Office of Rep. Derek Kilmer announcement.
On June 14, U.S. Representative Derek Kilmer (WA-06) voted to support the Recovering America’s Wildlife Act (RAWA) – bipartisan legislation to provide new funding to assist in restoring and protecting wildlife and wildlife habitat in Washington state and across the nation. In passing RAWA, Rep. Kilmer voted to secure over $21 million for Washington to help manage fish and wildlife species of greatest conservation need.
In addition, RAWA will help Washington Tribes, along with state and local partners, combat threats to local ecosystems. That includes the threat of the European Green Crab, an invasive species that is destroying essential marine habitat for Dungeness crab and Pacific salmon, and threatening Washington’s shellfish industry. Last year, more than 102,000 European Green Crabs were caught in Puget Sound and along Washington’s coast – a 5,500% increase from 2019. In response to the explosion in the green crab population, a series of disaster declarations were made by the Lummi Nation and the Makah Tribe concerning the green crabs’ impact on Tribal culture and economy – and another disaster was declared by the State of Washington to mobilize more resources. RAWA would provide resources to improve detection, increase control efforts, and a pursue eradication of the invasive crabs. Rep. Kilmer spoke on the House floor in favor of the legislation.
“Across Washington state and our country, we’re facing widespread species decline that not only threatens the health of our ecosystems but also threatens the recreation, tourism, and fishing industries our communities rely on. That’s why we need to take action to implement bold conservation efforts to protect and restore habitat, reintroduce native species, and mitigate wildlife risk,” said Rep. Kilmer. “In addition, we’ve got to help our region combat the invasive European Green Crab – which is destroying essential marine habitat for Dungeness crab and Pacific salmon and threatening our shellfish industry. That’s why today I voted to give our region more resources to protect wildlife and combat invasive species – while ensuring that the costs don’t fall on local taxpayers alone.”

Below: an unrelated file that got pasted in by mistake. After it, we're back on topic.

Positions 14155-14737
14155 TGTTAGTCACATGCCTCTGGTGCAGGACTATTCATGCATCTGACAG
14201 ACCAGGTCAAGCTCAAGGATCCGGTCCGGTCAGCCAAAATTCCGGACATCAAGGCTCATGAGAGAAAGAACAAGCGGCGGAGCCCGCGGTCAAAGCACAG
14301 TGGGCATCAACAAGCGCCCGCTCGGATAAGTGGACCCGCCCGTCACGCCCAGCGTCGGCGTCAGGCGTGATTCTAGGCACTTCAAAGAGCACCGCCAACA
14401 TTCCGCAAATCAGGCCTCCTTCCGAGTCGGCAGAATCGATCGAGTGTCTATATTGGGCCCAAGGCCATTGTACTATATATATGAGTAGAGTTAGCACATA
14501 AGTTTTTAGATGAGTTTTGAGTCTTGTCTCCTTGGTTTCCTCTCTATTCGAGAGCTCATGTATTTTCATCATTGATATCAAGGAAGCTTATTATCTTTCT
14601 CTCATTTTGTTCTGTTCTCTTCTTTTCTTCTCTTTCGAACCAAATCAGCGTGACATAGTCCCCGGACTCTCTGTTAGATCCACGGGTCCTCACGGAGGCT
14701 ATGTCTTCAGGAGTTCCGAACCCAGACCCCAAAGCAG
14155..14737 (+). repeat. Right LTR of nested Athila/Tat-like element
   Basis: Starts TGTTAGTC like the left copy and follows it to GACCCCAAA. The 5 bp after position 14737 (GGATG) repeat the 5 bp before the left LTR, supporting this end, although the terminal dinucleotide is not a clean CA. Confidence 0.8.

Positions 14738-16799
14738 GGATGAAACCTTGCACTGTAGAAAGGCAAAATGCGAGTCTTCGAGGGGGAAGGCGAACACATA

State, territory, and Tribal governments carry out most wildlife management and conservation through their State Wildlife Action Plans, but these plans depend on consistent, reliable federal funding. Currently, federal funding sources, like the Pittman-Robertson Wildlife Act, are widely considered by fish and wildlife professionals to be inadequate.
The Recovering America’s Wildlife Act will:
- Provide Tribes critical funding for wildlife conservation. RAWA provides a $97.5 million annual non-competitive Tribal Wildlife Conservation and Restoration grant program to assist Tribes in carrying out wildlife conservation and habitat restoration efforts.
- Protect threatened and endangered species. At least 15% of RAWA funding must be spent on species that are listed under the Endangered Species Act or are considered threatened or endangered under Tribal law.
- Make wildlife conservation more effective and cost-efficient. RAWA funding will help states, territories, and Tribes put conservation measures in place for species before they become threatened or endangered, making species protection less difficult and less costly. RAWA will also provide much-needed funding for non-hunted species.
- Address climate change by building more resilient ecosystems. State Wildlife Action Plans often include habitat restoration projects (e.g., removing invasive species, fighting wildlife disease) that simultaneously benefit forest, watershed, and coastal health. These improvements help make ecosystems more resilient to severe weather events caused by climate change, including wildfires, hurricanes, and drought.
- Boost the outdoor economy. By supporting wildlife conservation, RAWA funds will boost our $887 billion outdoor economy, which already supports over 7.6 million jobs and is fueled by more than 100 million American wildlife enthusiasts, hunters, anglers, birders, and hikers. A portion of the funds will also support wildlife education.
The legislation passed the House 231-190.